The Language Phenomenon of Sprachbund

Zu den deutschsprachigen Blogs Sprachbund-Texter-Übersetzer-kontextor
Zu den deutschsprachigen Blogs Sprachbund-Texter-Übersetzer-kontextor

Language is often taken for granted, viewed simply as a tool to help us communicate and better express ourselves. Yet it is filled with little windows into the past. It is a reflection of all that its speakers have experienced and endured over the centuries. And one phenomenon that demonstrates this perfectly is sprachbund.

Jennifer is a Berlin-based freelance copywriter. She loves writing about food, language, technology, and culture.

Sprachbund, a German word which translates directly to “language federation”, describes a group of languages that share many similarities in linguistic foundations, influenced by geographic proximity and language contact but in the absence of any genetic or origin commonalities.

The sprachbund of Indo-Europe is a relatively new phenomenon, having only been discovered in the 1990s. According to linguist Martin Haspelmath, the Indo-European sprachbund, also known as Standard Average European languages, share twelve main characteristic features. They are:

  • Definite and indefinite articles
  • Relative clauses with relative pronouns
  • ‘Have’ perfect
  • Nominative experiencers
  • Participle passive
  • Anticausative prominence
  • Dative external possessors
  • Negative pronouns and lack of verbal negation
  • Particles in comparative constructions
  • Relative-based equative constructions
  • Subject person affixes as strict agreement markers
  • Intensifier-reflexive differentiation

Let’s breakdown a few of the most important ones below.

Only a third of the world’s languages use any form of articles. It is even more rare to see a language using both the definite (“the”) and indefinite (“a”) articles; this is in comparison to the 7,000+ languages spoken around the world. Languages in this group in which both definite and indefinite articles are present are Norwegian, Swedish, English, Dutch, German, French, Breton, Spanish, Portuguese, Sardinian, Italian, Albanian, Modern Greek, Hungarian, and Romanian. Geographically peripheral languages that feature only definite articles are Icelandic, Irish, Welsh, Basque, Bulgarian and Maltese.

An example of relative clauses with relative pronouns in use in English is “the charming gentleman whom I described”. This phenomenon can be seen in Icelandic, Finnish, Estonian, Latvian, Lithuanian, Russian, Armenian, Georgian, Ukranian, Bulgarian, Slovenian, Serbian/Croatian, Polish, and Czech in addition to all the countries previously listed that feature both indefinite and definite pronouns.

The ‘have’ perfect is simply formed with the word ‘have’ and a passive participle, i.e. “I have driven”. In Europe, this linguistic characteristic only exists in Icelandic, Norwegian, Swedish, English, Dutch, German, Czech, French, Spanish, Portuguese, Sardinian, Italian, Albanian, Modern Greek and Romanian.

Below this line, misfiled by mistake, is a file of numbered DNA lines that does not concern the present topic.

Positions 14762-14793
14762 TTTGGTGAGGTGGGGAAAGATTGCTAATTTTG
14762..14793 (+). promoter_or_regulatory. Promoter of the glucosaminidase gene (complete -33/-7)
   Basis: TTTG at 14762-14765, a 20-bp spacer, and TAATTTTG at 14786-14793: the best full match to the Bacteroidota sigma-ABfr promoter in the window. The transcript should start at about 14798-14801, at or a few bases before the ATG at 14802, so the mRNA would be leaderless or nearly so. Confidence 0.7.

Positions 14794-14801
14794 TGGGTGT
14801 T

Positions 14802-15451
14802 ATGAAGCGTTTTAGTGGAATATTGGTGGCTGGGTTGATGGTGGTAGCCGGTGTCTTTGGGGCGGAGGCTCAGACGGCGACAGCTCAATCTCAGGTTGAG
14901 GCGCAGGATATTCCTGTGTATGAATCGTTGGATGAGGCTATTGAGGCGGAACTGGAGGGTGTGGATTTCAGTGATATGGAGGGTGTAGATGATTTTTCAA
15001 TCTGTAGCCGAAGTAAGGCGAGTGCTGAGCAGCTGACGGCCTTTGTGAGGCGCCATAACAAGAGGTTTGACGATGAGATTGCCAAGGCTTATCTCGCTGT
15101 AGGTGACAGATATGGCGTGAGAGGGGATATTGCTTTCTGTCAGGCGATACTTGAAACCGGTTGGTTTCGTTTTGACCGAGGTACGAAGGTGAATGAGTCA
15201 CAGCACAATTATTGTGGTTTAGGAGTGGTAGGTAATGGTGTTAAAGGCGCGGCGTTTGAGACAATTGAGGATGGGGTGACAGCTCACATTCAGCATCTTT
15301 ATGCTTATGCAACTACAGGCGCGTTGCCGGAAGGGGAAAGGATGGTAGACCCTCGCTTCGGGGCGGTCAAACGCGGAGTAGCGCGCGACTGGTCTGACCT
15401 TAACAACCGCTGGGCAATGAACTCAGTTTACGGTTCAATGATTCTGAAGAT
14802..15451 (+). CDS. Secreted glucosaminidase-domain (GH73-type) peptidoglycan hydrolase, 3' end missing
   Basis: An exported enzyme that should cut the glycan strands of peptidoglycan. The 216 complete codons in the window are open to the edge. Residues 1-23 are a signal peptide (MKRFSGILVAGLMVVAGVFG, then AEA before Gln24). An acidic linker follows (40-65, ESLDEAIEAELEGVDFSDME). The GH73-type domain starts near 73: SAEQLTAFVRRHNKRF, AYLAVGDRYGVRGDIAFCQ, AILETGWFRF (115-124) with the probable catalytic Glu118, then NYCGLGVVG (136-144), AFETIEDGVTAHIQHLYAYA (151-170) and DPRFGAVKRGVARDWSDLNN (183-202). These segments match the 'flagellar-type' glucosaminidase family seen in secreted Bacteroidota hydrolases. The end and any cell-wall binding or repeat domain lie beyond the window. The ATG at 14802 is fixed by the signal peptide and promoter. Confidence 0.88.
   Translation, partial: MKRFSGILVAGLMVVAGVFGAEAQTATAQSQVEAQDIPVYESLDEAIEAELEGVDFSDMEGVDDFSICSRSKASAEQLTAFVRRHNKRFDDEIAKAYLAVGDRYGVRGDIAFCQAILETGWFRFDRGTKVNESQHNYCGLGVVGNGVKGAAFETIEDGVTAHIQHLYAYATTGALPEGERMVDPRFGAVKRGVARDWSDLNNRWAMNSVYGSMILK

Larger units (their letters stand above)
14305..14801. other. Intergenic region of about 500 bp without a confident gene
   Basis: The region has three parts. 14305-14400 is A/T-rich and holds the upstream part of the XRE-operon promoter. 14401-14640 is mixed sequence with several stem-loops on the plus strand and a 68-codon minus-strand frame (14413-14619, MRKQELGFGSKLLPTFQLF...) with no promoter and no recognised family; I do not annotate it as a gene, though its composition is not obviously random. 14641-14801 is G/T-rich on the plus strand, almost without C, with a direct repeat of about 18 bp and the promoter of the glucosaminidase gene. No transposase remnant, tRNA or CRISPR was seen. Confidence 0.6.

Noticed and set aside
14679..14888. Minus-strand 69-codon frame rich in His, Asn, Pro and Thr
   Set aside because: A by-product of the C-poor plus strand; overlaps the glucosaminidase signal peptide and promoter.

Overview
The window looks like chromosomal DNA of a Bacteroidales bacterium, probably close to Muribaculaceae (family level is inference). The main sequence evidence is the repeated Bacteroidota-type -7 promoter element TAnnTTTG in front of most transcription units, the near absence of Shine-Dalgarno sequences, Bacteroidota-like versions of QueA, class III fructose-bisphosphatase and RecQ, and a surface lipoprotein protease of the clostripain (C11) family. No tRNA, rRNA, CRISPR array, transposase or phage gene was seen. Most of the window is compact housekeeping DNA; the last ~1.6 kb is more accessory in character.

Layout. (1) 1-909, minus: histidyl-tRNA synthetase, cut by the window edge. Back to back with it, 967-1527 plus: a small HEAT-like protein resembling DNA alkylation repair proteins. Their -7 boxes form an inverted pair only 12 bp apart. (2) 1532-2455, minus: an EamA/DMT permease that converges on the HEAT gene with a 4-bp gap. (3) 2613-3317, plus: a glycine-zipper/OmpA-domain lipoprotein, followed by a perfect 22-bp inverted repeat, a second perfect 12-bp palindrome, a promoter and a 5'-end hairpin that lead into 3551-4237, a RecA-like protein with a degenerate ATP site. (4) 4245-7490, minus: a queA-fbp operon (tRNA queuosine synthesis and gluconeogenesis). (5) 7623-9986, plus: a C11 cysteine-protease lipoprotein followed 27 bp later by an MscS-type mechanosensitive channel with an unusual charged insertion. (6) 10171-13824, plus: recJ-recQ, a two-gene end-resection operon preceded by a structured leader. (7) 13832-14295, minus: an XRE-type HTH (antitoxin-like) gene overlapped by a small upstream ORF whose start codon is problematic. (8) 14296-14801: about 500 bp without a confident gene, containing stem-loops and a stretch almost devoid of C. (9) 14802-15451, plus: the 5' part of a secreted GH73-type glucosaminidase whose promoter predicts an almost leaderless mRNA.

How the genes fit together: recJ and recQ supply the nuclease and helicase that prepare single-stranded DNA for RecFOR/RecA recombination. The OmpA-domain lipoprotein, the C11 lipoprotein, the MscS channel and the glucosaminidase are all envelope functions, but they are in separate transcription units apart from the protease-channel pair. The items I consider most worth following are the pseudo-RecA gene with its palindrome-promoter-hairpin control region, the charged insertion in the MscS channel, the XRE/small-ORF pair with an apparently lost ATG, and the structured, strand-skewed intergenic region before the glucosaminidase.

Examples of negative pronouns and lack of verbal negation is, in English, “nobody arrives”. Languages that lack verbal negation with a negative indefinite article present are Icelandic, Norwegian, Swedish, English, Dutch, German, French, Spanish, Portuguese, Sardinian, Italian and Albanian.

The use of particles in comparative constructions is saying, for example, something is “bigger than” something else. Such constructions are present in Scottish Gaelic, English, Dutch, Finnish, Latvian, Russian, French, Basque, Hungarian, Albanian, Modern Greek and Latin.

Haspelmath explains that “intensifiers are words like English ‘self’, German ‘selbst’, French ‘meme’ and Russian ‘sam’ that characterize a noun phrase referent as central as opposed to an implicit or explicit periphery (e.g. ‘The Pope himself gave us an audience’).” Languages where this can be seen are Icelandic, Norwegian, Swedish, Latvian, Lithuanian, Russian, Polish, Ukranian, German, Czech, French, Basque, Spanish, Portuguese, Slovenian, Serbian/Croatian, Italian, Sardinian, Romanian, Albanian, Bulgarian, and Modern Greek.

In total, the French and German languages possess most of these 12 features making them the strongest demonstrators of the Sprachbund phenomenon – nine. While Dutch, Spanish, Portuguese, Sardinian, Italian and Albanian feature eight.

So, are you wondering yet what caused such a phenomenon to occur?

It would be great to have a simple, straight-forward answer, but history is always more complicated than that. Haspelmath explains, “linguistic areas arise through language contact, but precisely which contact situation gave rise to SAE is not immediately clear.” Drat!

But according to Haspelmath, one of the best potential possibilities to explain how the Standard Average Europe sprachbund formed is due to the great migrations that took place between antiquity and the Middle Ages. The use of the constructions specified above were “by and large absent in the written classical languages but seem to be well in place once the vernacular languages appear in the written record toward the end of the first millenium CE,” he explains.

In addition, “language contact must have been particularly intensive and effective during the great migrations, and in the case of French and northern Italian we have ample records of the lexical effects of these contacts.” But of course, as he says himself, “the correct picture is likely to be much more complicated than we can imagine at the moment, let alone discuss in this article.”

This mystery and intrigue only adds to the beauty and wonder of languages and words, and may we always be enchanted by them, as they enrich our existence in countless ways.